College Sports

4 things to know as UMass men’s hockey returns to the Frozen Four

The Minutemen have been here before, and they're eager to bring home some hardware.

Goalie Filip Lindberg has helped UMass reach the Frozen Four. Stew Milne/AP Photo

The University of Massachusetts men’s hockey team is set to make its second consecutive trip to the Frozen Four.

UMass faces Minnesota Duluth in the national semifinals Thursday, April 8, at 9 p.m. EST in Pittsburgh. The game will air on ESPN2. A win over the Bulldogs would put the Minutemen in Saturday’s championship game against either St. Cloud State or Minnesota State.

As the Minutemen try to prove themselves among an all-Minnesota field, avenge a disappointing loss to Duluth, and capture the first national title in program history, they do so with plenty of momentum, a confident core, and a goalie inspiring fans in multiple countries.

Here’s a closer look as UMass tries to accomplish a goal that seemed unimaginable just five years ago.

Their win total skyrocketed from five to 31 in just two seasons.

Before coach Greg Carvel arrived in Amherst, the Minutemen went 39-88-13 from 2012-16. They finished just 5-29-2 in his first year in 2016-17 – including a 17-game losing streak to end the season – but the vast majority of their games were relatively close, and they started to lay the foundation for what was soon to come.

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UMass was 17-20-2 the next year, then Hobey Baker Award winner Cale Makar helped the program go 31-10 and reach its first-ever Frozen Four in 2018-19. The Minutemen ended up 21-11-2 a season ago, before COVID-19 halted their run prematurely, and now they’re back in the Frozen Four once again after winning their first-ever Hockey East postseason title and convincingly dispatching both Lake Superior State and Bemidji State in the Bridgeport Regional.

Carvel – who said he arrived at UMass with “a vision” – had lofty goals when he assumed the position, but even he’s surprised at how quickly the ascension to a perennial contender has unfolded. 

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“I’m pretty sure anybody would have answered they’d be surprised, just given how tough our conference is and where the program stood when we got here,” Carvel said.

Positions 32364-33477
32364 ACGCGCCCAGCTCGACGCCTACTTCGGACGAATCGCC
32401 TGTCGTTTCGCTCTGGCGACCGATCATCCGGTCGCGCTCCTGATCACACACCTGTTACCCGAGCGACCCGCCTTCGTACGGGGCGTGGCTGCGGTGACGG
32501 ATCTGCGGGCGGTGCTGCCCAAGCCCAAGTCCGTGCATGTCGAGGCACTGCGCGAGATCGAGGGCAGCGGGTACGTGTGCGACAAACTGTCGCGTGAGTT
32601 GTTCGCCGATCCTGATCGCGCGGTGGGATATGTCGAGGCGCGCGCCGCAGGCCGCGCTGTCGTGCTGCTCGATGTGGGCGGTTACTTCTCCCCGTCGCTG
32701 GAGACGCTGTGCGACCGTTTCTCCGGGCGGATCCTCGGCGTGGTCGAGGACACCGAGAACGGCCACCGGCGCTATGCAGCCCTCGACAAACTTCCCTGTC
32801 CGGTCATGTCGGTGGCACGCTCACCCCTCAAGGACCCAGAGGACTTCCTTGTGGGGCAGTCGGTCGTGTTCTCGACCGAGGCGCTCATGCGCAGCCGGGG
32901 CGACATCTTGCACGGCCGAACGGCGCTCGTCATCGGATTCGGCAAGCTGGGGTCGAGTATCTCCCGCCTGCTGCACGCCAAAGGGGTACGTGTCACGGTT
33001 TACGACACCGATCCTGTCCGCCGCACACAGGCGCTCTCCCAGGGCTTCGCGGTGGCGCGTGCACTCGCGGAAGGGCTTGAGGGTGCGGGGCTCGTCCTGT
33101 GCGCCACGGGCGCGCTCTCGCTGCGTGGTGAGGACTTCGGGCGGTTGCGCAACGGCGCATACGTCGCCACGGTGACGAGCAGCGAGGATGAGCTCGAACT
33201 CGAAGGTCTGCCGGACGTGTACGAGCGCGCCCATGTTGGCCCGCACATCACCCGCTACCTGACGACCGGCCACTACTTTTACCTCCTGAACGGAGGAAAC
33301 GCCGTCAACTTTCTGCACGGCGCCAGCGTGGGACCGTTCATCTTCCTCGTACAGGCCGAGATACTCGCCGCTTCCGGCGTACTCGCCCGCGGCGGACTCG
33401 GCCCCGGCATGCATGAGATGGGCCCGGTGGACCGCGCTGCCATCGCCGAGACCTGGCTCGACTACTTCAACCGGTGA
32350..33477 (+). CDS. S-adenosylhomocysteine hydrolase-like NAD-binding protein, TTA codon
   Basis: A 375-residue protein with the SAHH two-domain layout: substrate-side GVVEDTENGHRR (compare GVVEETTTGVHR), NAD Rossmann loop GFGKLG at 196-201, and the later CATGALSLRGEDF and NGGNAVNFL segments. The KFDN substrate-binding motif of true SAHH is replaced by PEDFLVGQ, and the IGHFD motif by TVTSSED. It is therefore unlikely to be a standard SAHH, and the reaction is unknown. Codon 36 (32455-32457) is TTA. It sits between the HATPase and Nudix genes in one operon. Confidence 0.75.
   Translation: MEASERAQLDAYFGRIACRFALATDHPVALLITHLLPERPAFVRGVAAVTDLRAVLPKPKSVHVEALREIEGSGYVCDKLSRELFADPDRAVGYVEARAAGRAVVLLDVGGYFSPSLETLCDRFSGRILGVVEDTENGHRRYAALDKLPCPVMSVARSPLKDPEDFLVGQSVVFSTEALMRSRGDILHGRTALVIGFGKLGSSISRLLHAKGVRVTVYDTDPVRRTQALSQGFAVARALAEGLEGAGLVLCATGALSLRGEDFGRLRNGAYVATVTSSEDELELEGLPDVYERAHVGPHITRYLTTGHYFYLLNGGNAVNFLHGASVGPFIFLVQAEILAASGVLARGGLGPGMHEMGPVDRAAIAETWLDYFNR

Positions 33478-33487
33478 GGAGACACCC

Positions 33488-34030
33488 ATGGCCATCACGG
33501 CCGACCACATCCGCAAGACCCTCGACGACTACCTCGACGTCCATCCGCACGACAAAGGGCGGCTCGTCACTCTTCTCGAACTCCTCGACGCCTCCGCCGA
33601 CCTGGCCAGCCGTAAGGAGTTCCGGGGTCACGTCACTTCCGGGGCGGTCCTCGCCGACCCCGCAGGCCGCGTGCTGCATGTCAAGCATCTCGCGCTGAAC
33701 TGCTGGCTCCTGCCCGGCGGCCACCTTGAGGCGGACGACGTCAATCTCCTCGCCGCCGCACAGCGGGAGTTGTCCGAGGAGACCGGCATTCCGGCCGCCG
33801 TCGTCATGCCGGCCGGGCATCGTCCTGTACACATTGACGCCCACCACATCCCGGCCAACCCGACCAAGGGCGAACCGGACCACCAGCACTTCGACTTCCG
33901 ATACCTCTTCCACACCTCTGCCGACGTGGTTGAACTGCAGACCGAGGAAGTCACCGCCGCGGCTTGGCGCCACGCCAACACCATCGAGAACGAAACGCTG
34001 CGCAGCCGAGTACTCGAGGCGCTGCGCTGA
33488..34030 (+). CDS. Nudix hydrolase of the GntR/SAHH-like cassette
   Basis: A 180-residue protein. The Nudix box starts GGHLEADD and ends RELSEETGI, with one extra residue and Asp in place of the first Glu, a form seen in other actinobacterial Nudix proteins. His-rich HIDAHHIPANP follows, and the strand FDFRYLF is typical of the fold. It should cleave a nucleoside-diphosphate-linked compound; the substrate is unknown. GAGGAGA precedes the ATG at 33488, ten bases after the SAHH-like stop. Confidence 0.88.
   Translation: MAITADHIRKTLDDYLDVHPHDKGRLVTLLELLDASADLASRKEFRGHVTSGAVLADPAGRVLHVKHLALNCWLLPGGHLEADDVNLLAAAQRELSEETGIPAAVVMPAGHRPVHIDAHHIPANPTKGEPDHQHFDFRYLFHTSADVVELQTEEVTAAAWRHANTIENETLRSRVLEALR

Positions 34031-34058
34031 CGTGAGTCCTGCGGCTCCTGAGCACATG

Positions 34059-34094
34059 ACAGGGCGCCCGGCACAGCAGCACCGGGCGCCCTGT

He called the first year “eye-opening” and said it reminded him that greatness requires patience.

“It was a rough year,” Carvel said. “It wasn’t fun by any means, but I guess it’s part of the process. I’d much rather talk about the last three years than the first year.”

Junior defenseman Marc Del Gaizo said he came to UMass to win, and he credited the class before him for helping to revamp the program and ignite the upward trajectory. 

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He said many of those players have texted this year’s group after every game and reminded them to keep going and that the job isn’t finished yet.

“They’re really, really excited for us,” Del Gaizo said. “They’re a huge part of this program. We’re just trying to make them proud.”

They’re eager for another crack at Duluth.

In 2019, as they steamrolled Harvard and Notre Dame and squeaked past Denver in overtime in the Frozen Four semifinal behind Del Gaizo’s electric game-winner, the Minutemen zoomed into the championship game against powerhouse Minnesota Duluth with plenty of momentum.

The Bulldogs quickly squelched their dream by blanking UMass, 3-0, as goalie Filip Lindberg surrendered one goal in each period and the Minutemen never got within striking distance.

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It’s clear two years later that the loss still irks the Minutemen – not just because of the result, but also because of the way they played. They left feeling as though they had more to give, and Lindberg said he’s glad to have a chance to face the Bulldogs again.